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ECONOMIC POLICY OF MANMOHAN SINGH

In 1991, Singh as Finance Minister freed India from the Licence Raj, source of slow economic growth and corruption in the Indian economy for decades. He liberalised the Indian economy, allowing it to speed up development dramatically. During his term as Prime Minister, Singh continued to encourage growth in the Indian market, enjoying widespread success in these matters. Singh, along with the former Finance Minister, P. Chidambaram, has presided over a period where the Indian economy has grown with an 8–9% economic growth rate. In 2007, India achieved its highest GDP growth rate of 9% and became the second fastest growing major economy in the world.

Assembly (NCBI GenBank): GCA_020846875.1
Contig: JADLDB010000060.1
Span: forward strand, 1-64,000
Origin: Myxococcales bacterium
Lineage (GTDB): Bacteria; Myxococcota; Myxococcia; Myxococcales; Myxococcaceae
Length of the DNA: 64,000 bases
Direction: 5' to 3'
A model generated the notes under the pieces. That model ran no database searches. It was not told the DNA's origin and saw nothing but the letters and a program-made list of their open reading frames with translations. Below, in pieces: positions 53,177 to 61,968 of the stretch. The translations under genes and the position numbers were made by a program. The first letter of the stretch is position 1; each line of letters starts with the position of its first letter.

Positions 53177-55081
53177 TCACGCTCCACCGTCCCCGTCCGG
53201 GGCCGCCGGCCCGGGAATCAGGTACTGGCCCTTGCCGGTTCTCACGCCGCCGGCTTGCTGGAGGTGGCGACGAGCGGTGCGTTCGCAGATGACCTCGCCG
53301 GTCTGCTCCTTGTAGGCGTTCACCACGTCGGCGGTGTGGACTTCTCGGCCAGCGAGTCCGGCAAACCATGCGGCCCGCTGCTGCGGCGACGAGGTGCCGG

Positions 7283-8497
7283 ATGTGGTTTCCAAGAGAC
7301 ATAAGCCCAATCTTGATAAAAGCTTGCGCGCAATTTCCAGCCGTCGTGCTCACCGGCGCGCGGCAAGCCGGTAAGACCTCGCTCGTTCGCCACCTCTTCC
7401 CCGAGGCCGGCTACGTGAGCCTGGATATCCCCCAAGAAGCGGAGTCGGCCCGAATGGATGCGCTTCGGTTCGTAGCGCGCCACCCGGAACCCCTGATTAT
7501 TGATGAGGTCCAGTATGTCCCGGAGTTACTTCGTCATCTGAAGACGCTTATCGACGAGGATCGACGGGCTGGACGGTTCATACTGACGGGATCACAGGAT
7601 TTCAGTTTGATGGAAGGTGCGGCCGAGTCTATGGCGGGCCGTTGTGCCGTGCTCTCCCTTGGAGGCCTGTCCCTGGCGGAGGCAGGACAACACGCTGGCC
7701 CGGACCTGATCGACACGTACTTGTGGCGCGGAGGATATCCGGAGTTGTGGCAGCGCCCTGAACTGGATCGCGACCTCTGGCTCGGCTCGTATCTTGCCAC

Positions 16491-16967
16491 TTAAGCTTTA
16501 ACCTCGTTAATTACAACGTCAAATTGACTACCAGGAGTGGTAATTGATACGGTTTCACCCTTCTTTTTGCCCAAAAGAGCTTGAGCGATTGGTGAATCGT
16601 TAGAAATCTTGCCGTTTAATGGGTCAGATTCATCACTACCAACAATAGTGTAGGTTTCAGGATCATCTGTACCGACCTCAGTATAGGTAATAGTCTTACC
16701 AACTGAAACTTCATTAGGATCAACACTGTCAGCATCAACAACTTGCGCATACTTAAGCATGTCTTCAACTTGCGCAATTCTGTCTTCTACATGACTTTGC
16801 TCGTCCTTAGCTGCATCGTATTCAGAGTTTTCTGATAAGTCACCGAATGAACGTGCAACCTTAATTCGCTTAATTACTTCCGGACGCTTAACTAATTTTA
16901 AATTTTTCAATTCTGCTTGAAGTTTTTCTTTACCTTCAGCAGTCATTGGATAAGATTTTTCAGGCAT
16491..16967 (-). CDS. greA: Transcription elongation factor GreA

Singh's government has continued the Golden Quadrilateral and the highway modernisation program that was initiated by Vajpayee's government. Singh has also been working on reforming the banking and financial sectors, as well as public sector companies. The Finance ministry has been working towards relieving farmers of their debt and has been working towards pro-industry policies. In 2005, Singh's government introduced the value added tax, replacing sales tax. In 2007 and early 2008, the global problem of inflation impacted India.
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